After leaving her New York job at Gavin Brown’s enterprise following its merger with Gladstone in 2021, Pauline Seguin set up shop in Berlin’s art hotspot of Kurfürstenstraße, under the moniker Heidi. Just months later, the gallery was included at the city’s Gallery Weekend, where Seguin exhibited a video, watercolors, and hanging paper dragons by the renowned American artist Joan Jonas. And scarcely a year after opening, she participated in Paris+ par Art Basel, with a solo booth by artist and creative director Akeem Smith that took home the Galeries Lafayette prize at the fair.

Afriart Gallery

Based in: Kampala

Known for: Introducing Ugandan artists to international audiences

2022 highlight: Two artists representing Uganda at the Venice Biennale

Sanaa Gateja, installation view of “Radical Care” at Afriart Gallery, 2022. Photo by Emma Ekolu. Courtesy of Afriart Gallery.

For Kampala-based gallery Afriart, Art Basel in Miami Beach 2021 was the start of a new chapter. The quartet of portraits by self-taught, sought-after Tanzanian painter Sungi Mlengeya quickly sold out. For 2022, the gallery will be back at the Miami fair again, off the heels of other exciting developments. Sanaa Gateja, for example, was included in the current Carnegie International show, and two artists on the gallery’s roster represented Uganda at the Venice Biennale: Collin Sekajugo and Acaye Kerunen (though the latter has since been picked up by Pace Gallery, Blum & Poe, and Galerie Kandlhofer).

Kapp Kapp

Based in: New York

Known for: Building up the careers of young LGBTQIA+ artists

2022 highlight: Opening a new Tribeca space

In fall 2019, twin brothers Sam and Daniel Kapp decided to start their gallery Kapp Kapp in Philadelphia. They opened a small New York location just before the pandemic shut the world down in 2020, and in 2022, the pair made the leap to focusing full-time on a new space in Tribeca. With the emphasis now clear, the Kapps have been expanding into new opportunities with their roster of mostly young, queer artists. This year saw the gallery’s first booth at The Armory Show, as well as its first publication: a catalogue to coincide with its exhibition of works by photographer Stanley Stellar. Alongside established queer artists of previous generations, the gallery also represents up-and-coming names such as Molly Greene and Velvet Other World.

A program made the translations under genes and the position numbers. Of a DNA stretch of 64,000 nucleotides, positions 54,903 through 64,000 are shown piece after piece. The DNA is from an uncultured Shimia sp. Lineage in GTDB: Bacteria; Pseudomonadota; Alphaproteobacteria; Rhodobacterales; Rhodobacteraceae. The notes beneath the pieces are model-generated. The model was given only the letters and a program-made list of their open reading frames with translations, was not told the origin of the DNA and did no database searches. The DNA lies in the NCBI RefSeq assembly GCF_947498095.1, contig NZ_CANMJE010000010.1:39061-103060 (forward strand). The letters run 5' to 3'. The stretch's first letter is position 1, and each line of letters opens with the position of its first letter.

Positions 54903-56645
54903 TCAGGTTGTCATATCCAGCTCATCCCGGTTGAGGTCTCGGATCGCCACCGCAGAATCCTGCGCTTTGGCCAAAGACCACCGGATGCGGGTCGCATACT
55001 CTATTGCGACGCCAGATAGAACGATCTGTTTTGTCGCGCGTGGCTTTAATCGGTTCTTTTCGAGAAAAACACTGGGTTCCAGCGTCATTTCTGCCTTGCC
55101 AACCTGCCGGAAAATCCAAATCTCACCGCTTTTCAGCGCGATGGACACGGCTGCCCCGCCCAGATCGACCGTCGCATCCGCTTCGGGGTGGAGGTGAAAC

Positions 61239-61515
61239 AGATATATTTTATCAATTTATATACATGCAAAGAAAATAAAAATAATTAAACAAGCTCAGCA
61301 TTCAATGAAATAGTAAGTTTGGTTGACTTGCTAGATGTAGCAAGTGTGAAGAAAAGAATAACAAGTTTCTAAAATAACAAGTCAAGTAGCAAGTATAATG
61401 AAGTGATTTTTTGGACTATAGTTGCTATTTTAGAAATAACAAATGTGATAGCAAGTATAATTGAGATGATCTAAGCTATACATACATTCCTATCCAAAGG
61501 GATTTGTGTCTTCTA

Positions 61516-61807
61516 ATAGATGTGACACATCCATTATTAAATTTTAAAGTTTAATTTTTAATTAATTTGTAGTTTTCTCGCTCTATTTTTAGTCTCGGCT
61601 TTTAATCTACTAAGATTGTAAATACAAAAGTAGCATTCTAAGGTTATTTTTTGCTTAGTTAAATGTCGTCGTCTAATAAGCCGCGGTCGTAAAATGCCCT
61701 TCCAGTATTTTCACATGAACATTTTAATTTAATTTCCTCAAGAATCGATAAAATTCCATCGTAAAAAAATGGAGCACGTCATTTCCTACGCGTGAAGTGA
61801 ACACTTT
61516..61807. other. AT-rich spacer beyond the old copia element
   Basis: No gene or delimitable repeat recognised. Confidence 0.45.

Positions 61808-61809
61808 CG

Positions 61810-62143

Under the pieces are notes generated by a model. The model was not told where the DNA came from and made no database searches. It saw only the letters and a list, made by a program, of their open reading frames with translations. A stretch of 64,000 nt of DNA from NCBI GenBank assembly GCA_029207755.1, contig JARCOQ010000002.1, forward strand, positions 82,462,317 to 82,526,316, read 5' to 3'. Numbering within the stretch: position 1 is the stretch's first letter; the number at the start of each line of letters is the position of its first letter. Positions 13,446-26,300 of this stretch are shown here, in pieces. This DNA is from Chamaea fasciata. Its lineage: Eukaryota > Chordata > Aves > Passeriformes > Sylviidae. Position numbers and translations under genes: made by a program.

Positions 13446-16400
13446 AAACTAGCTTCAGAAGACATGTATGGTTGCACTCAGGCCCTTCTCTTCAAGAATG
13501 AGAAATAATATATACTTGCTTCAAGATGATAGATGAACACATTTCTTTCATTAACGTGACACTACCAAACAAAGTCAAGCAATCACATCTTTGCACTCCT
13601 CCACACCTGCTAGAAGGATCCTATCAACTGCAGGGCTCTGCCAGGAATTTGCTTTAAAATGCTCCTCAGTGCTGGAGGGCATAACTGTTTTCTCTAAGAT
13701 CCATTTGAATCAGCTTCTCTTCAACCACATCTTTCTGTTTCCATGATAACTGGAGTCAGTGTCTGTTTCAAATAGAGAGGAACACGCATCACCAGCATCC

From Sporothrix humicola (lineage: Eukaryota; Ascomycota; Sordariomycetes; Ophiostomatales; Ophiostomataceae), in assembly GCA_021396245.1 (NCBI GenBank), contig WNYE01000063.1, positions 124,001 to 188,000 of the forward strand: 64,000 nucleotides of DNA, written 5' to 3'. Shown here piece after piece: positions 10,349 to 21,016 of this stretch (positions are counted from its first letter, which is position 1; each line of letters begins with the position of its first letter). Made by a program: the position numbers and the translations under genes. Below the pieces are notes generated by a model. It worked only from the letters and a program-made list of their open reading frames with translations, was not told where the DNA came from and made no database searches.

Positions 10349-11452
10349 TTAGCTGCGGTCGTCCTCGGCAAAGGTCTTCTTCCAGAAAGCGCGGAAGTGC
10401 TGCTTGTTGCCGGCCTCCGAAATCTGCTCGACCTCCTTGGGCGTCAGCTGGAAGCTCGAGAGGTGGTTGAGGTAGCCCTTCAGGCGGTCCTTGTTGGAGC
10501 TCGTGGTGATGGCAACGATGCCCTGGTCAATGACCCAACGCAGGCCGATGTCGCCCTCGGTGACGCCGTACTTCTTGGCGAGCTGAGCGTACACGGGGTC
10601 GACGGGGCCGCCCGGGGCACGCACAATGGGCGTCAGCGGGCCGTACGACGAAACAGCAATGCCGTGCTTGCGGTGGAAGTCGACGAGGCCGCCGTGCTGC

Gypsum Gallery

Based in: Cairo

Known for: Supporting Middle Eastern artists with investigative practices

2022 highlight: Winning the Frieze Focus Stand Prize in London

Mahmoud Khaled
For Those Who Can Not Sleep, 2021
Gypsum Gallery

The circular bed was rotating, surrounded by dark red wood, and it was a monument to an invisible man who lost his phone, who’s nowhere to be seen. Part of an installation by Mahmoud Khaled that evokes the way we construct memory through absence, Fantasies on a Found Phone, Dedicated to the Man Who Lost It (2022) was the focus of Gypsum Gallery’s booth at Frieze London, and won the Frieze Focus Stand Prize this past October.

The Cairo-based gallery, which was established in 2013, is dedicated to supporting the investigative practices of artists from the Egyptian capital and the Middle East on an international stage. Gypsum also presented in the Feature section of Art Basel in Basel for the first time this year, with a solo booth by painter Ahmed Morsi, as well as An Apology to a Love Story that Crashed into a Whale (2016), a grid of chemically altered photographs by Basim Magdy, in the Unlimited sector.

Josie Thaddeus-Johns
Josie Thaddeus-Johns is an Editor at Artsy.